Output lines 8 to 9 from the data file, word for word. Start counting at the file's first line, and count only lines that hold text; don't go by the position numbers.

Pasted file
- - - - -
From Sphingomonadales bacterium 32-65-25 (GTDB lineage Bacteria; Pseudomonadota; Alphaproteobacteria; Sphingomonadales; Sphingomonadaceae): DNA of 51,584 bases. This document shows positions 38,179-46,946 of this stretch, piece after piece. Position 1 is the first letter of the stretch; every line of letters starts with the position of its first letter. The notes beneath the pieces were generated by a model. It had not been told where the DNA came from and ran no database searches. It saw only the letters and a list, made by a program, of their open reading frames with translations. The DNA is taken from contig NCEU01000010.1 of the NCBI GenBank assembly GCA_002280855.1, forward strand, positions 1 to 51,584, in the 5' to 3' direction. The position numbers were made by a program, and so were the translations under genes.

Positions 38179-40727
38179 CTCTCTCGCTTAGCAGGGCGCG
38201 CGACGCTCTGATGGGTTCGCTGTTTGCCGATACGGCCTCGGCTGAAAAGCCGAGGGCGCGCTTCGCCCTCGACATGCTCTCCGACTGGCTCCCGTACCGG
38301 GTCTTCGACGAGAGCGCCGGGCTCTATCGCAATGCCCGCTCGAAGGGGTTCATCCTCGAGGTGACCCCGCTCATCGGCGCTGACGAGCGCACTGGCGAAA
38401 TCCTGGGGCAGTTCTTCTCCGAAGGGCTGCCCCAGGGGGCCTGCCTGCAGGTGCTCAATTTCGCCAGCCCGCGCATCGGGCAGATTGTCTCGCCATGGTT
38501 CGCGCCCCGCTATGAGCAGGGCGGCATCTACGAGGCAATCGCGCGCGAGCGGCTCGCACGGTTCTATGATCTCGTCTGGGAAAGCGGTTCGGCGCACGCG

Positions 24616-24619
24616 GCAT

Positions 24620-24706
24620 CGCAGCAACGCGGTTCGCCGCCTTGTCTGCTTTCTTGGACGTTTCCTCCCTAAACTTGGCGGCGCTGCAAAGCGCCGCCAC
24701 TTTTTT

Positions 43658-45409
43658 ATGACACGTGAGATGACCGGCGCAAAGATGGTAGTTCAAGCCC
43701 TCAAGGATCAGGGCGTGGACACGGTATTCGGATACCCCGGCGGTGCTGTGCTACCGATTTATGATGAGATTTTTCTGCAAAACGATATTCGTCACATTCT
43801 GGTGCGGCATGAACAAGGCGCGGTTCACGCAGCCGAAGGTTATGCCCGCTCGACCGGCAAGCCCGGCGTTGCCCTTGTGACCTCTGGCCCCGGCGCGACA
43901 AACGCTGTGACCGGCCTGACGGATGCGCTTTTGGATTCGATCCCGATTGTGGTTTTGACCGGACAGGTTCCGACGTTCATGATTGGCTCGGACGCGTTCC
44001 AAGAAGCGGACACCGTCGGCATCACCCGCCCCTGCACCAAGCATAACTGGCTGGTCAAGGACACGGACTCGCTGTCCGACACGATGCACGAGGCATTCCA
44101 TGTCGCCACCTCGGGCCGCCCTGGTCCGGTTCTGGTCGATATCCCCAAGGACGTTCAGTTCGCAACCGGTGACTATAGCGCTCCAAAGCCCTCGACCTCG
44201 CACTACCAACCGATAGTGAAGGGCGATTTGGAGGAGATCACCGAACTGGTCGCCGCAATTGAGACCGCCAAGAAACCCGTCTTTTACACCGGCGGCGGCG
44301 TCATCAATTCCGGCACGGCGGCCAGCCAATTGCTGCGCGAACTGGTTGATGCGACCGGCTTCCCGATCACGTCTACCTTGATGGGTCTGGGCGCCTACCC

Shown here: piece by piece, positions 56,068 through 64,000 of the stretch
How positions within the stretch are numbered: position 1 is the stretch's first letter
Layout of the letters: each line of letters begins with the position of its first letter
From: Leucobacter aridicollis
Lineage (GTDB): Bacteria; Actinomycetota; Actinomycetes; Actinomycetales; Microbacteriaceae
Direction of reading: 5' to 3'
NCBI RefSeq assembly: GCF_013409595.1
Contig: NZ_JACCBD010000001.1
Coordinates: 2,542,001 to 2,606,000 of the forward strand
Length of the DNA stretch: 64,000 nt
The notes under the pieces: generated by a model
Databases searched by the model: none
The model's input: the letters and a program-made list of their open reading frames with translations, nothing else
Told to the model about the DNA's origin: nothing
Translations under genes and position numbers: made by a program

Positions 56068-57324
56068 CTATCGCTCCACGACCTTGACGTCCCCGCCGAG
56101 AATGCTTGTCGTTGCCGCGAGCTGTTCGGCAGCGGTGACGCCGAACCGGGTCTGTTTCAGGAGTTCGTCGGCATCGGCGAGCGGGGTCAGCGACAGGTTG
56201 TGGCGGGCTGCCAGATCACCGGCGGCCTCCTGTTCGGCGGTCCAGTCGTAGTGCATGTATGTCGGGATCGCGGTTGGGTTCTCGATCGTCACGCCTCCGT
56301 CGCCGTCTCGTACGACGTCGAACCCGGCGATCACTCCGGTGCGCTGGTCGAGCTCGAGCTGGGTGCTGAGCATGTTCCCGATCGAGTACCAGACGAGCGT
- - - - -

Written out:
Positions 24616-24619
24616 GCAT